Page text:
The chairman of the U.S. House Transportation and Infrastructure Committee, Representative Jim Oberstar of Minnesota, today pledged his support to bring in substantial federal dollars for major transit projects in the New York City area when Congress takes up a major national transportation bill next year.
Speaking at a luncheon of the Business Council of New York State and the New York Building Congress, Mr. Oberstar said he wants New York to be seen as a national model for the virtues of transportation investment.
"We need to have a grander vision, a greater sense of investment in urban America," Mr. Oberstar said. "We need to start with our infrastructure investments in New York City–we need to spread that lesson across America, and next year we’re going to do it."
The pledge comes as Mr. Oberstar begins to set priorities for the federal transportation bill, which comes before Congress every five years. As committee chairman, he has much control over how the federal transportation bill (which he said would be at least $450 billion) gets divvied up.
Extra billions from Washington would come as welcome news to New York area officials, as the M.T.A. is starving for money to finance projects such as the Second Avenue Subway; the Port Authority and New Jersey Transit need billions for their planned new set of rail tunnels under the Hudson River; and Representative Jerry Nadler wants funding for a less-than-sexy multi-billion dollar freight rail tunnel from New Jersey to Brooklyn.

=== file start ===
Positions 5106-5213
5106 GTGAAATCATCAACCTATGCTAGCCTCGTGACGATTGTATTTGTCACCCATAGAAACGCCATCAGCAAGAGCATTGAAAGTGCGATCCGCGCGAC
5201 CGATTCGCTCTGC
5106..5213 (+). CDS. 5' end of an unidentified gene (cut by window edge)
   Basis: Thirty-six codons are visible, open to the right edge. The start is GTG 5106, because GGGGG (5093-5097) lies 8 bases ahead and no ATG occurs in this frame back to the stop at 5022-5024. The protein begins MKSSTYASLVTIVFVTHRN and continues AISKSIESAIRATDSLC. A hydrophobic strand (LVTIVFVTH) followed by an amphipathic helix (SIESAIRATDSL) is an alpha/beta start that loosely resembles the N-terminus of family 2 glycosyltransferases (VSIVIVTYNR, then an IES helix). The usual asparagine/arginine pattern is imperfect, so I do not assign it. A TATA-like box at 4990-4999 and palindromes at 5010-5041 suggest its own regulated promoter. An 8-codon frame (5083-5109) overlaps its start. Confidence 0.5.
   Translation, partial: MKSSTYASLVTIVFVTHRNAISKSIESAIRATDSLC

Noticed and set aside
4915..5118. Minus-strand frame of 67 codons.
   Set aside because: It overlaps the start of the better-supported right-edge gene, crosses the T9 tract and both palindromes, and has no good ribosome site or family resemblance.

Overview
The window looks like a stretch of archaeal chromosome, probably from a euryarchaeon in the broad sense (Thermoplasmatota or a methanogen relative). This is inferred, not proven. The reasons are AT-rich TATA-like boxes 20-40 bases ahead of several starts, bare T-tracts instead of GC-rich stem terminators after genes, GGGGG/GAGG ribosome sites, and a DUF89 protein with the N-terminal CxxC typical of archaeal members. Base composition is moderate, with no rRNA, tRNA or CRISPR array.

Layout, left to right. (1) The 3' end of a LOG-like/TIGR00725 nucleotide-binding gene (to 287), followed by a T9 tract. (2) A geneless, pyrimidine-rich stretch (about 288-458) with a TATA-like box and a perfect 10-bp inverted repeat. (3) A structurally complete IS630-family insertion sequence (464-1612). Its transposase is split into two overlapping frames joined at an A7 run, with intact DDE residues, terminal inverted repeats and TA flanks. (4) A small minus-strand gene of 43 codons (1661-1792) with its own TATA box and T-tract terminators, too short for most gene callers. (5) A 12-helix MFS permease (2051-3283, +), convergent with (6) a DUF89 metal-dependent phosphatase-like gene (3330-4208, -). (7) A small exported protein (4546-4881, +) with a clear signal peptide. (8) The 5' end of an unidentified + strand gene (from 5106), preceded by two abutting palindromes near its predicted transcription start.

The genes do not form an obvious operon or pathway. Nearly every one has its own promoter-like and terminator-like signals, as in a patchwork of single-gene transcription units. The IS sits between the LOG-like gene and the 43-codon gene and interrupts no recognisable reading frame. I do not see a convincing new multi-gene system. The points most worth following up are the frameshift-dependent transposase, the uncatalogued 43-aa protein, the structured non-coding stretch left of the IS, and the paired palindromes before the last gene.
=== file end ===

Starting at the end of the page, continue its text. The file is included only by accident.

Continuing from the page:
Mr. Oberstar voiced support for all including the freight rail project, which has been pushed by Mr. Nadler for years but lacks any real funding sources right now. Calling it "the Jerry Nadler Cross-Harbor Freight Rail Tunnel project," he said it would create thousands of jobs amid an economic downturn. "We’d be putting people to work and making New York City more efficient," Mr. Oberstar said in reference to the tunnel.
So where will all the money come from?
Mr. Oberstar voiced support for raising the gas tax, but such a move might not be as popular among his colleagues in Congress given already high gas prices.